The Tennessee Valley Authority has completed a comprehensive application with the Nuclear Regulatory Commission to extend operating licenses for both units at Sequoyah Nuclear Plant. Those licenses expire in 2020 and 2021.
“By applying for a 20-year extension of our current operating license now, we are affirming to the NRC that our plant is safe and in solid material condition,” said Chief Nuclear Officer Preston Swafford. “Extending the operating life of this nuclear plant supports TVA’s vision to provide low-cost, cleaner electricity and a balanced energy portfolio.”
The TVA board of directors approved the recommendation to submit the necessary paperwork to file a license renewal application. The license renewal process is expected to cost approximately $23 million, including NRC charges to TVA to review the applications.
Renewing the existing licenses will allow the plant to operate until 2040 and 2041, respectively. The Nuclear Regulatory Commission initially licenses nuclear plants for 40 years of operation, with an opportunity to request a license extension for an additional 20-year period.
The NRC will conduct local public meetings over the next two years as part of the license application process. TVA encourages public participation in these upcoming public meetings. As part of its application, TVA developed its own environmental report to support the NRC review.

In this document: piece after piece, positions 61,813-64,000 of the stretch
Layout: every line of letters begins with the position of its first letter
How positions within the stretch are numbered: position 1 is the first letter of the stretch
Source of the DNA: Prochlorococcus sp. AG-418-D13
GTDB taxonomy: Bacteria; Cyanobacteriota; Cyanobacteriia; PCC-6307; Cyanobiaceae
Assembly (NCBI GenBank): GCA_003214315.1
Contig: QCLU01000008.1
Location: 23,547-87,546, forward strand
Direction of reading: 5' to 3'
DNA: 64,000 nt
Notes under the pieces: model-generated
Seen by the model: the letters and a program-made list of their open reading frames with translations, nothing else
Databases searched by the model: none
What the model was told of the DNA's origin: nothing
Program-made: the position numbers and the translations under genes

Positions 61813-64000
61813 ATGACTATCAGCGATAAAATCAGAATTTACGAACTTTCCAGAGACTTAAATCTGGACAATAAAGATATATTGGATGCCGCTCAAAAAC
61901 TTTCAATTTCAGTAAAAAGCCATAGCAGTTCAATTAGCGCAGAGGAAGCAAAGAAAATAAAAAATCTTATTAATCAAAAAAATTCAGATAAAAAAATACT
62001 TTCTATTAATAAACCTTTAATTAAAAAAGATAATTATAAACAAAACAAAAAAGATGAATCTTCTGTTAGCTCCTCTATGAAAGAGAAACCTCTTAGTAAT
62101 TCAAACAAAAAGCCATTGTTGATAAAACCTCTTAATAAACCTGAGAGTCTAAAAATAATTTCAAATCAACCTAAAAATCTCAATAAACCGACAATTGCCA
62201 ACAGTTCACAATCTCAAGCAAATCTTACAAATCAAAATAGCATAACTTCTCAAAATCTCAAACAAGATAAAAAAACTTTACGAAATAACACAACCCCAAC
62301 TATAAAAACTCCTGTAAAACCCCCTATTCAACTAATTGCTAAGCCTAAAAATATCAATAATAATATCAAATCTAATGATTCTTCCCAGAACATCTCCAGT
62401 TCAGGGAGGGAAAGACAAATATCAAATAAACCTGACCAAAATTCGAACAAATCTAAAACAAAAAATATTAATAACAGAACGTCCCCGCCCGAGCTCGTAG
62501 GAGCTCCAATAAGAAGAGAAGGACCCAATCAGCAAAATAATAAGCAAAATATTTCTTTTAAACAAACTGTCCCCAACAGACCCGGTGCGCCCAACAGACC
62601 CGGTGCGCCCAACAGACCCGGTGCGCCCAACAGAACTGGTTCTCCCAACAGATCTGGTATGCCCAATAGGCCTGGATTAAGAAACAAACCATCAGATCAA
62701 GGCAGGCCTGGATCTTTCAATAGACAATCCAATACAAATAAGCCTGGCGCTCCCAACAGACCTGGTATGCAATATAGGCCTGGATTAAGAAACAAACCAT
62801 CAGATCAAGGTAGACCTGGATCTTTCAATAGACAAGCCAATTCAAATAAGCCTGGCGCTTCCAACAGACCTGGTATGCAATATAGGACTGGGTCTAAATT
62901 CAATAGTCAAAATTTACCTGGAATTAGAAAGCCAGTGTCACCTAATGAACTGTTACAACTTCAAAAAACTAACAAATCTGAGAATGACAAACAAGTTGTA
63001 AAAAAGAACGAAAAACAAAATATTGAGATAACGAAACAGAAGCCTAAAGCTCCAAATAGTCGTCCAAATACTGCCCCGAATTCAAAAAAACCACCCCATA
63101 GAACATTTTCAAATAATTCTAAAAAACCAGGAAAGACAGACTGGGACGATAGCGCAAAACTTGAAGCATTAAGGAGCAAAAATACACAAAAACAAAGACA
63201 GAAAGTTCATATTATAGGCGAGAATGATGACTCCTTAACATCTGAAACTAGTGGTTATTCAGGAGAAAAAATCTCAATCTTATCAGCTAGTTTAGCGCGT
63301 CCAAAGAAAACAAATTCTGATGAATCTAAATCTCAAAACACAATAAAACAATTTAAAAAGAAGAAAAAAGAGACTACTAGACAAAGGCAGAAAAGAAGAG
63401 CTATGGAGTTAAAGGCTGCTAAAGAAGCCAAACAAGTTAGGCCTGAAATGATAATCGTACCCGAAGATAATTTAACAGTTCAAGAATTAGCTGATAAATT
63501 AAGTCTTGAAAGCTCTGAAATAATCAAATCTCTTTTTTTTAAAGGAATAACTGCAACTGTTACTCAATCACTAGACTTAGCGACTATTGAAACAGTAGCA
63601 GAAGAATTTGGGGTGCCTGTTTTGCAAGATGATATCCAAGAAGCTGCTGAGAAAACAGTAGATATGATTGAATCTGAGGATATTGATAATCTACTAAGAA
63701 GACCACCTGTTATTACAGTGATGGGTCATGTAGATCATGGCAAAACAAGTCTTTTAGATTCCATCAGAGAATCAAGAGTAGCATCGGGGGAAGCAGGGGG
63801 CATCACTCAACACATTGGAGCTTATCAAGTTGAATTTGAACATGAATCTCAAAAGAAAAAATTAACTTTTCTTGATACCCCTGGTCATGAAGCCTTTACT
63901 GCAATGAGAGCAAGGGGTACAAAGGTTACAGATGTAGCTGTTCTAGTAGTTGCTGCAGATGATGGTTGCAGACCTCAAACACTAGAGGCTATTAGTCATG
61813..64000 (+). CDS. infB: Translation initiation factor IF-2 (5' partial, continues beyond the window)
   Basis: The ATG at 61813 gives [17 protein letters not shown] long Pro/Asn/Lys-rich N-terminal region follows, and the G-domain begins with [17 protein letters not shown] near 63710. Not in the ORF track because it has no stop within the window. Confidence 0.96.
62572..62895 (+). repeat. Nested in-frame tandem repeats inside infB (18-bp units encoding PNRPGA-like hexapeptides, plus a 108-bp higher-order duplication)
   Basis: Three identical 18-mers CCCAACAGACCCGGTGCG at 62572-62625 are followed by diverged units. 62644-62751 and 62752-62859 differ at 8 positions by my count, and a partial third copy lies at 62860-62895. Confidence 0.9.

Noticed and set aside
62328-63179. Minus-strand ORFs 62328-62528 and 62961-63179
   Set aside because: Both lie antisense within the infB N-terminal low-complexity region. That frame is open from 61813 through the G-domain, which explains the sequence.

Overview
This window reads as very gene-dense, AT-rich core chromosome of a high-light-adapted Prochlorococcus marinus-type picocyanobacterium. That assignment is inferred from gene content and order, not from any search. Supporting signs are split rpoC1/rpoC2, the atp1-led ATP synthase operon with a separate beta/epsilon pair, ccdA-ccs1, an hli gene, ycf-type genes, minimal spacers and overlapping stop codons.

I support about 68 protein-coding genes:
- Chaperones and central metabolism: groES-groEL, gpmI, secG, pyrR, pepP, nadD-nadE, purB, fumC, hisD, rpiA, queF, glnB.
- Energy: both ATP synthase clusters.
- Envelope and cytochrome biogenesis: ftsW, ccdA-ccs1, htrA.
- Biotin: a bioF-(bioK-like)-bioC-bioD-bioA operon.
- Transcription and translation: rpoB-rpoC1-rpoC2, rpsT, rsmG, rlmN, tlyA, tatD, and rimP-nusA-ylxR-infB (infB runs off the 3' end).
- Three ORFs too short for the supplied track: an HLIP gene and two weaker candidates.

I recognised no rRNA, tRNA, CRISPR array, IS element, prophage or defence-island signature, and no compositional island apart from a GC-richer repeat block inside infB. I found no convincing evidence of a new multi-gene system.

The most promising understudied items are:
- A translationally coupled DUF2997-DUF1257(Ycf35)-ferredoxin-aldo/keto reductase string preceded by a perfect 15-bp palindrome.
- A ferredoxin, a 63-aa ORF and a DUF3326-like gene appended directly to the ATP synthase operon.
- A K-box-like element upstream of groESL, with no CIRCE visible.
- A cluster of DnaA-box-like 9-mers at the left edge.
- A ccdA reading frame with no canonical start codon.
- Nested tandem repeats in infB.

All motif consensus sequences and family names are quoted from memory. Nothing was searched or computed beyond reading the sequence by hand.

Each of Sequoyah’s two reactors is capable of producing more than 1,160 megawatts. Together, they can generate enough electricity to supply about 1.3 million homes. Sequoyah employs more than 800 people in full-time positions.
The NRC regulates more than 100 nuclear power reactors in the United States. The license renewal process takes about 30 months and includes specific requirements to assure safe plant operation. In 2006 the NRC authorized renewal of 20-year operating licenses for Browns Ferry units 1, 2 and 3, allowing them to operate to 2033, 2034 and 2036, respectively.